Latvia

Population size: 

1,912,789 [1]

Number of people experiencing domestic abuse each year:

Of women, 5% in last 12 months, 32% lifetime.[2]

No research on male victims or other gender identities.

Cost of domestic abuse to the economy each year:

The European Institute for Gender Equality has estimated that the cost of intimate partner violence against women in Latvia could amount to EUR 442 million per year. (European Institute for Gender Equality (2014). Estimating the costs of gender-based violence in the European Union, Publications Office of the European Union, Luxembourg.), 3.2% of GDP.[3]

Estimated % change due to COVID-19:

No research.


Current law and policy:

As a member of the EU, Latvia is committed to take action to end violence against women, and has signed the EU’s Istanbul Convention. However, to date it is yet to introduce a Domestic Abuse Bill or ratify the Convention. 

The European Union has committed to take action to end violence against women within the 27 EU member states and through foreign policy and development cooperation. As a result of this commitment, by 2018 Latvia had agreed to strengthen its legal framework and acceded to the Council of Europe’s Convention on Preventing and Combatting Violence against Women and Domestic Violence (the Istanbul Convention).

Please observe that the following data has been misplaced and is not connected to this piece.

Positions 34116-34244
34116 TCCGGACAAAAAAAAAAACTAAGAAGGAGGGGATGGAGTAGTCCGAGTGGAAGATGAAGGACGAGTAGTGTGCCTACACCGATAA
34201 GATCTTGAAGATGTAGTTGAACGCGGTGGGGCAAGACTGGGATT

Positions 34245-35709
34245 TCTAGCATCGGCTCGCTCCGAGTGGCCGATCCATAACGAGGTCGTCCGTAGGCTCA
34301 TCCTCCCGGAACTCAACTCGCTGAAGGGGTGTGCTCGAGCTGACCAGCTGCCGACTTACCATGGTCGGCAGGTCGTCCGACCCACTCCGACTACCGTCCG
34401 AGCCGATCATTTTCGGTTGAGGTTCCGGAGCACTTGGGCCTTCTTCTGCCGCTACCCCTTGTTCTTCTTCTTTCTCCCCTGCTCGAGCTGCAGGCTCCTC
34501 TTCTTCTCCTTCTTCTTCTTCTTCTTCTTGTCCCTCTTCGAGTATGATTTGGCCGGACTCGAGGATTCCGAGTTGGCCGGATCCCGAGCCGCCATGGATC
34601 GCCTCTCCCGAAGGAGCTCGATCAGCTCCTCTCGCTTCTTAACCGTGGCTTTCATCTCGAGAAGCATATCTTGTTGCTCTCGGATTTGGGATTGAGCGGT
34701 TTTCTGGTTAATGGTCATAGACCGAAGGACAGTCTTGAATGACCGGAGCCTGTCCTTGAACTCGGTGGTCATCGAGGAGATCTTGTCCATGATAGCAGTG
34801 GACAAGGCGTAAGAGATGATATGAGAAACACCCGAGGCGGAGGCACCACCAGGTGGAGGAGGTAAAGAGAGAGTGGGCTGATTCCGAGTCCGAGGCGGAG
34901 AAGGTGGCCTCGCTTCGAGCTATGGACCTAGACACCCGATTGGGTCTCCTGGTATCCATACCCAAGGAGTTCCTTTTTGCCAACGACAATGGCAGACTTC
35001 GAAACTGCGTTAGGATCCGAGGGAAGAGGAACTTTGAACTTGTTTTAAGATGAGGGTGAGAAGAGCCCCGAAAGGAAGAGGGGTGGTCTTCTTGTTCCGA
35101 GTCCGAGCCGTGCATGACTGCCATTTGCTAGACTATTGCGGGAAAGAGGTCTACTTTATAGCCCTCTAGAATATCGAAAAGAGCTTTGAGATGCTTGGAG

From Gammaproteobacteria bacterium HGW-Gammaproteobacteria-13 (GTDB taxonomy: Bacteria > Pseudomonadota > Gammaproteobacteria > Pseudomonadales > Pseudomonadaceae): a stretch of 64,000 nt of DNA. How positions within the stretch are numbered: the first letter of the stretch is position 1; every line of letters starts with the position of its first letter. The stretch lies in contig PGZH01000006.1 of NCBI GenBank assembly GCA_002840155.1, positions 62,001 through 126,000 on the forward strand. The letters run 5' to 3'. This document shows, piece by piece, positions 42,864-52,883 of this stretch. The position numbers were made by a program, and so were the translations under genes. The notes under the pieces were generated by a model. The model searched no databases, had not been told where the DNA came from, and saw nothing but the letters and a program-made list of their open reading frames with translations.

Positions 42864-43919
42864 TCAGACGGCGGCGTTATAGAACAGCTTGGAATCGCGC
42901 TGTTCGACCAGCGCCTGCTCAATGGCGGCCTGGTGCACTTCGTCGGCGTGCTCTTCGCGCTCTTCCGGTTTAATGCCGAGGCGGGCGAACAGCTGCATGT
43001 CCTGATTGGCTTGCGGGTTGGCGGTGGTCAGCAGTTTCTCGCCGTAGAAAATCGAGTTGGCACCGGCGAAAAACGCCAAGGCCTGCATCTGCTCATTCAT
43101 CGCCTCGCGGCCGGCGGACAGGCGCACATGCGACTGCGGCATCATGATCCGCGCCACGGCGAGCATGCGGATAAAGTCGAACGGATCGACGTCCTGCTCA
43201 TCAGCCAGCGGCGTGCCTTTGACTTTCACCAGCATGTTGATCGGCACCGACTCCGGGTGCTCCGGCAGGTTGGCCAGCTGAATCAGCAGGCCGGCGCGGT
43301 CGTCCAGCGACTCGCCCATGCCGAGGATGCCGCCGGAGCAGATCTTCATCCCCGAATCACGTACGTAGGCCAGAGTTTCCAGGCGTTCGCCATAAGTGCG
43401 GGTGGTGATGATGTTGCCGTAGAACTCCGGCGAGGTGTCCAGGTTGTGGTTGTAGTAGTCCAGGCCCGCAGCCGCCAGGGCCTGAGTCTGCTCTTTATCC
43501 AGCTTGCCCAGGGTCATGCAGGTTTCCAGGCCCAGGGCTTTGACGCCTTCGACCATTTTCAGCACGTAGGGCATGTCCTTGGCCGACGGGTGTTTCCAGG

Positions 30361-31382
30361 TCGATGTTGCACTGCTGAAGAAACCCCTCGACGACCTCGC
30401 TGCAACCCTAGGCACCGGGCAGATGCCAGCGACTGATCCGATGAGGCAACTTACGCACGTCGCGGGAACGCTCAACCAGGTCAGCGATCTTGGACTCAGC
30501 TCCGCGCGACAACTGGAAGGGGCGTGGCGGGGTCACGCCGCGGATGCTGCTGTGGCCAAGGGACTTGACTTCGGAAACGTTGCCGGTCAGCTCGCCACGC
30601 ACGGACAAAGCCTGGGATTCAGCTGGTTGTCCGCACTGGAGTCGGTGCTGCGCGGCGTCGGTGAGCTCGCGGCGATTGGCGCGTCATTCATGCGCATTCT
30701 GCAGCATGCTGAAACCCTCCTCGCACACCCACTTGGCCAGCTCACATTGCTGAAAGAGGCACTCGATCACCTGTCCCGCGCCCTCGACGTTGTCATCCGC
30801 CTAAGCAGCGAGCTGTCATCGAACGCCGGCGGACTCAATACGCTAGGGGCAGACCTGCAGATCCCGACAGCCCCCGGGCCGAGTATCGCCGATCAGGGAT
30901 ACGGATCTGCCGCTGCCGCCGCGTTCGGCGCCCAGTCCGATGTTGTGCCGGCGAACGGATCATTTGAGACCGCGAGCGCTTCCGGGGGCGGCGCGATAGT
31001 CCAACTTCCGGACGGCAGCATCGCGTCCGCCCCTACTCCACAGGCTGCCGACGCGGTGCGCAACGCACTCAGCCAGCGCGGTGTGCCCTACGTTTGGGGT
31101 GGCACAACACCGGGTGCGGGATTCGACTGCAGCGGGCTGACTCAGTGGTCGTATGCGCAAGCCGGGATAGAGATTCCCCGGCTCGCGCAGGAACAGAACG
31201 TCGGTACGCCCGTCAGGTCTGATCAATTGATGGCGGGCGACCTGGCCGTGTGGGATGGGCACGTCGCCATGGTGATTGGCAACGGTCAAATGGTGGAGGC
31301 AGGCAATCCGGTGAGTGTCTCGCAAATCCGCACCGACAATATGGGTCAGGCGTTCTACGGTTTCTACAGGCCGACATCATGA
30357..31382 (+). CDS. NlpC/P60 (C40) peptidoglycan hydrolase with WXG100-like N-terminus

In addition to signing this convention, the government has been working to introduce various measures into Latvian law, for example a regulation was introduced in 2014 that aimed to reduce cases of domestic violence and protect potential victims, by authorising the police to remove a violent person from a home and restrict them from returning, as well as prevent perpetrators from approaching the (potential) victim for a period of eight days. They have also introduced State funded social rehabilitation services for adult victims and perpetrators of violence. As well as aiming to increase public awareness of domestic violence through a variety of activities and training.

Nevertheless, to date Latvia has so far failed to ratify the Istanbul Convention or enact a specific Domestic Violence Law. Thus, protection against violent partners is only found within the General Provisions relating to violence found within the Criminal Code, in which violence against a partner or a relative is considered an aggravating circumstance.

In March 2020, the UN Committee on the Elimination of Discrimination against Women urged the Latvian government to ratify the Istanbul Convention and make the fight against domestic violence a government priority.


Frontline Services:

 

Sources


[1] The World Bank, (1)

[2] UN Women, “Global Database on Violence Against Women – Latvia”, (evaw-global-database.unwomen.org)

[3] http://economicsandpeace.org/wp-content/uploads/2015/06/The-Economic-Cost-of-Violence-Containment.pdf


Further Reading


[1] UN Women, (10)

[2] https://www.unwomen.org/en/get-involved/step-it-up/commitments/latvia

[3] https://www.baltictimes.com/latvia_bristles_against_the_istanbul_convention_combating_violence_against_women/

[4] eige.europa.eu/

[5] https://bnn-news.com/latvia-does-a-lot-but-can-do-more-un-reports-on-prevention-of-discrimination-of-women-211005